AP Chapter 24 The New Era
Commonly known as the “Roaring
Twenties”, this new era for America
was the backdrop for a clashing of
old and new, traditionalists vs.
liberalism, country life vs. city life. It
was a time of significant change in
terms of social, economic and
• The 1920’s was an era of rapid change and
clashing values. Many Americans believed
society was losing its traditional values and
they took action to preserve these values.
Other Americans embraced new values
associated with a freer lifestyle and the
pursuit of individual goals.
• A disillusioned America turned away from
idealism after WWI and many turned toward
social conservatism—they turned inward and
became hostile to anything foreign or
1. Themes: 1920’s common themes-
• Return to normalcy
• US turned inward---isolationism
• Jazz Age
• first modern era in the U.S.
• change from a rural society to an
The War’s Impact
• Racial Unrest: As hundreds of thousands of
white American soldiers from Europe returned
home looking for a job, clashes occurred with
the African Americans who had moved north
during the war to take those jobs. Frustration
and racism combined to produce violence. In
the summer of 1919, over 20 race riots broke
out across the nation.
• The worst violence occurred in Chicago. On a
hot July day, African Americans found
themselves at a White only beach.
The Red Scare
• Americans had become very anti-German as
the war progressed, and when the
Communists withdrew Russia from the war,
they seemed to be helping Germany.
American anger at Germany quickly expanded
into anger at Communists as well. Americans
began to associate communism with being
unpatriotic and disloyal.
• The fear and prejudice many felt toward
Germans and Communists expanded to
include all immigrants. This triggered a
general rise in racism and in nativism, the
desire to protect the interests of old-stock
Americans against those of immigrants.
• Immigration returns
• Economic recession
• Racial and cultural tensions
• Fear and prejudice toward Germans and
• Both Italian immigrants (anarchist)
• Convicted of murder during a robbery
• Evidence was insufficient, found guilty and
executed in 1927
Return of the KKK
• At the forefront to restrict immigration, the
new KKK targeted not only African Americans,
but also Catholics, Jews and other groups
believed to represent “un American” values.
• By 1924 membership in the Klan exploded,
reaching nearly 4 million.
• After WWI, American immigration policies
changed in response to the postwar recession
and nativist pleas to “Keep America American”.
• In 1921, President Harding signed the Emergency
Quota Act, which established a temporary quota
• Only 3% on the total number of people in any
ethnic group already living in the US could be
admitted in a single year.
•The U.S. Government began to restrict certain
“undesirable” immigrants from entering the
•Congress passed the Emergency Quota Act of
1921, in which newcomers from Europe were
restricted at any year to a quota, which was set
at 3% of the people of their nationality who
lived in the U.S. in 1910.
•Immigration Act of 1924, the quota down to
2% and the origins base was shifted to that of
1890, when few southeastern Europeans lived in
• After the recession of 1921-22 ended, the US
economy experienced a time of remarkable
growth and prosperity.
Let the good times roll!
Sales of Consumer Goods 1915 - 1930
Overall, the output of American industry doubled in the 1920s
For every one …
There were 167
Shopping centers Tourist camps
Car repair shops
styles of homes
New towns due
Impact of the
The New Culture—A Consumer Society
• Per capita income $522-1921 $716-1928—
greater than anywhere in the world.
The Second Industrial Revolution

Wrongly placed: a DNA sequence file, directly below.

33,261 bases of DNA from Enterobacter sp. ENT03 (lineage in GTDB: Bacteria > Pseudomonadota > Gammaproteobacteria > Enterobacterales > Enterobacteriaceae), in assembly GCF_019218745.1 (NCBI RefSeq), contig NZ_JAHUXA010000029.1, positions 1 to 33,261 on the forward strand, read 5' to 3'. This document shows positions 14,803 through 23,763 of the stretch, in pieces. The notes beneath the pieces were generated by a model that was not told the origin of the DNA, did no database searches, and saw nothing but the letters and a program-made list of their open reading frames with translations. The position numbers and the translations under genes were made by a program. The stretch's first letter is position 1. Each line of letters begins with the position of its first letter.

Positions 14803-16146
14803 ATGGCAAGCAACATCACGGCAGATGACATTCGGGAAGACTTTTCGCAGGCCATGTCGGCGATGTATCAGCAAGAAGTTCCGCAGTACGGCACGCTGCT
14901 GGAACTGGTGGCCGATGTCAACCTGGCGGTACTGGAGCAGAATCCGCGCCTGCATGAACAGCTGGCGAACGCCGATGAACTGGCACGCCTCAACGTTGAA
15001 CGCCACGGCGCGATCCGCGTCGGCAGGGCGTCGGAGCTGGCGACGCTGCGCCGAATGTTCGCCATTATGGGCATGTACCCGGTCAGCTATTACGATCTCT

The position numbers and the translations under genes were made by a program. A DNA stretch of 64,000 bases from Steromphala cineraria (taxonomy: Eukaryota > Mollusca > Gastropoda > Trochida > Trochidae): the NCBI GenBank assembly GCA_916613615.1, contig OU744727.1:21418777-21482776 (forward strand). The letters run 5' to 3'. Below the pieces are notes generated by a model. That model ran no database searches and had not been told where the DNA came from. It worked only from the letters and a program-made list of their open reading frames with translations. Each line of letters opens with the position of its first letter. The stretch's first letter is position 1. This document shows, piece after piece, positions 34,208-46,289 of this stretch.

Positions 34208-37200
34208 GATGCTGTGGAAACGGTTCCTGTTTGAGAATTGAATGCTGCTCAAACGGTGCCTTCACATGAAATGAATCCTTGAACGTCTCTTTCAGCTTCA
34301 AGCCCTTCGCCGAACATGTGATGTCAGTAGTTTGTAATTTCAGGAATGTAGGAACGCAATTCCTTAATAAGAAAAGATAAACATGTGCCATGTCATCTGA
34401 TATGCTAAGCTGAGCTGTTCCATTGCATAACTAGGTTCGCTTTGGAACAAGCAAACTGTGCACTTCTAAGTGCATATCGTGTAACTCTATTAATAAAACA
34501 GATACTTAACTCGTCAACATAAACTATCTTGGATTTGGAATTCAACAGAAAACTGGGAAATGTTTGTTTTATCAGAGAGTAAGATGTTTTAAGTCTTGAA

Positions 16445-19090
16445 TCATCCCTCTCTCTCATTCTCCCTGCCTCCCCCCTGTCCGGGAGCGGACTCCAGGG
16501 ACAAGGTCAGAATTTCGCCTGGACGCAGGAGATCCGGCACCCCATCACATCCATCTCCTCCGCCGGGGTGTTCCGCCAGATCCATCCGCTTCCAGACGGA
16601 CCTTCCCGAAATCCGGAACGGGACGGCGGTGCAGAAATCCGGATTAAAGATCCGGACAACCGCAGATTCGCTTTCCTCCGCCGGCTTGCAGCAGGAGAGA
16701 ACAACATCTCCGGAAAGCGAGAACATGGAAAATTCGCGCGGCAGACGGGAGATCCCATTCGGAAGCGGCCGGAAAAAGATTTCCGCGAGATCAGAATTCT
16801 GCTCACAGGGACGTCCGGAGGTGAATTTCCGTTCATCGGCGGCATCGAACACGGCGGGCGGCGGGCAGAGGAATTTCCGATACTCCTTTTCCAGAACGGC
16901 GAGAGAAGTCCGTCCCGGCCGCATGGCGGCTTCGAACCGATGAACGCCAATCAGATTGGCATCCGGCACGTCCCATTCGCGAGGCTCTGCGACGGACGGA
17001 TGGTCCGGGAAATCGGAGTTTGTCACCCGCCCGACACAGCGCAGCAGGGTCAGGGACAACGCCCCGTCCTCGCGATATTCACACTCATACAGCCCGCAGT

U.S. develops the highest standard of
living in the world
The twenties and the second revolution
electricity replaces steam
Henry Ford’s modern assembly line
Rise of the airline industry
Modern appliances and conveniences
begin to change American society
• New technologies led to electrical
conveniences during the 1920s
• Cars, airplanes, radios, telephones were
all innovative technologies of the time
• Women used new electric household
appliances like refrigerators, vacuum
cleaners & electric stoves
• Advertising: Propaganda had been effective in
the war, so now ad agencies targeted their
message to certain groups
The Advertising Industry
• The growth of business produced the advertising
• Businesses offered the installment plan, which
allowed consumers to use credit to purchase
expensive items a little at a time
• America became a consumer society for the first
time (status was measure by how many “things”
• However, people were going into debt and saving
Labor in the New Era
Employers hoping to avoid any
interruption in production provided
benefits, paid vacations, and
shortened work weeks. Only a small
number of workers were involved.
The 1920’s were not a good time for
Women and Minorities in the Work
• Women: “Pink Collar” jobs-low paying service
occupations—secretaries, sales clerks,
• African Americans: “Great Migration”
produced many unskilled workers who took
jobs as janitors, dishwashers, garbage
collectors, laundry attendants, domestics
• Brotherhood of Sleeping Car Porters-1925-
• A. Philip Randolph
• Railroad employees- powerful labor union
• Asians: Chinese Exclusion Act kept the Chinese
out. Japanese took their place. The Issei
(Japanese immigrants) and the Nisei (children
born in American of Japanese parents) did have
some success by establishing their own
businesses. So much in fact that legislation was
passed against them between 1913 and 1920 to
make it much more difficult for them to purchase
• ½ million entered the US in the 1920s. Most
lived along border states. Living conditions
were poor. Barrios in cities-no services like
running water and sewage. Worked in
factories, shops, mines, migratory farm
The American Plan
• Unions were weak due to the strength of the
corporations. Unionism was equated to
subversive activities. Employers wanted an
“open shop” rather than union's. This was
called the American Plan—requiring no
worker to join a union.
The Movies and Broadcasting
• Silent films were well attended, but in 1927
the first “talkie” The Jazz Singer with Al Jolson